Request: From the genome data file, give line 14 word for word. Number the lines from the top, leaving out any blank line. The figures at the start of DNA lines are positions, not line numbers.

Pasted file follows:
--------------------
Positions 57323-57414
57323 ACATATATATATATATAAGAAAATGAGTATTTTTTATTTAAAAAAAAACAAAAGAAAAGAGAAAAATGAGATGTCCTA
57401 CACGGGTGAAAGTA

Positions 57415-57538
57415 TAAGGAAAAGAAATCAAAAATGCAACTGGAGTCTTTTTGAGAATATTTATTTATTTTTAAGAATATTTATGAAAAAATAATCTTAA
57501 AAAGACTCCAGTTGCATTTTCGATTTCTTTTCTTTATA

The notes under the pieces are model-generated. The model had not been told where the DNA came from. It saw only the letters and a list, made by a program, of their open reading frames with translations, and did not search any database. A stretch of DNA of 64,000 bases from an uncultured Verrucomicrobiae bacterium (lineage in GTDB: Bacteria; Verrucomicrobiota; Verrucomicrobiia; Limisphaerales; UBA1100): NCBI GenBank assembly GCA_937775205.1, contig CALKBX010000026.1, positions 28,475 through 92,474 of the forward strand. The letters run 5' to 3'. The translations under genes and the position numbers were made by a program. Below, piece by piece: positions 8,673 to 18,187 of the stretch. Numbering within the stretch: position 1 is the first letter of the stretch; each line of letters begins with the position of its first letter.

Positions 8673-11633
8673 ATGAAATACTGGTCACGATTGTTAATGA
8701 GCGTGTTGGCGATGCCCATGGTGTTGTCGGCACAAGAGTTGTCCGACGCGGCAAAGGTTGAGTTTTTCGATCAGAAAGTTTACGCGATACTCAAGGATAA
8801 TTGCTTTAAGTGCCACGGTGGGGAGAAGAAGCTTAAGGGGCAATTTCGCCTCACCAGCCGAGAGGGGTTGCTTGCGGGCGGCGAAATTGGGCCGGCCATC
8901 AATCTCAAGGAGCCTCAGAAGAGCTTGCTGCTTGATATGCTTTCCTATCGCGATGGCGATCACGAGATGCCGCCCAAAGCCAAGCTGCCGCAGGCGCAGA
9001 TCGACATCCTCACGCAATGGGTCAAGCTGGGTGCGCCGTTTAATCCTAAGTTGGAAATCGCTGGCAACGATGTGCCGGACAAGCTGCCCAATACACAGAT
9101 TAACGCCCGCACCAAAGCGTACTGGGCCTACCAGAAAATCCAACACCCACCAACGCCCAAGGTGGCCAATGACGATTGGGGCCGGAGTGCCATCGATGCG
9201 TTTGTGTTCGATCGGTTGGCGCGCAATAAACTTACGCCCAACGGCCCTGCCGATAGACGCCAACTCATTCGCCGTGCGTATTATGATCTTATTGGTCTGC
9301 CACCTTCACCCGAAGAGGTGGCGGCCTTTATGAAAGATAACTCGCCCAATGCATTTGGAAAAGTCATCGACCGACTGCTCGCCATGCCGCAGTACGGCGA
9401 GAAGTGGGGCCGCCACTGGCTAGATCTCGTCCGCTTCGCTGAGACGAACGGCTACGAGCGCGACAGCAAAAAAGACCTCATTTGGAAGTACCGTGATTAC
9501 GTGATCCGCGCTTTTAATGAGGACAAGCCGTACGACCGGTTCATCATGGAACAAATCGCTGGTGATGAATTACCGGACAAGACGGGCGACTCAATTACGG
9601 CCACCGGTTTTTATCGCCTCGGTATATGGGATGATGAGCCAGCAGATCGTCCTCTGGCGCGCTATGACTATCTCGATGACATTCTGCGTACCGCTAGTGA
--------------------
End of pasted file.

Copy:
9101 TAACGCCCGCACCAAAGCGTACTGGGCCTACCAGAAAATCCAACACCCACCAACGCCCAAGGTGGCCAATGACGATTGGGGCCGGAGTGCCATCGATGCG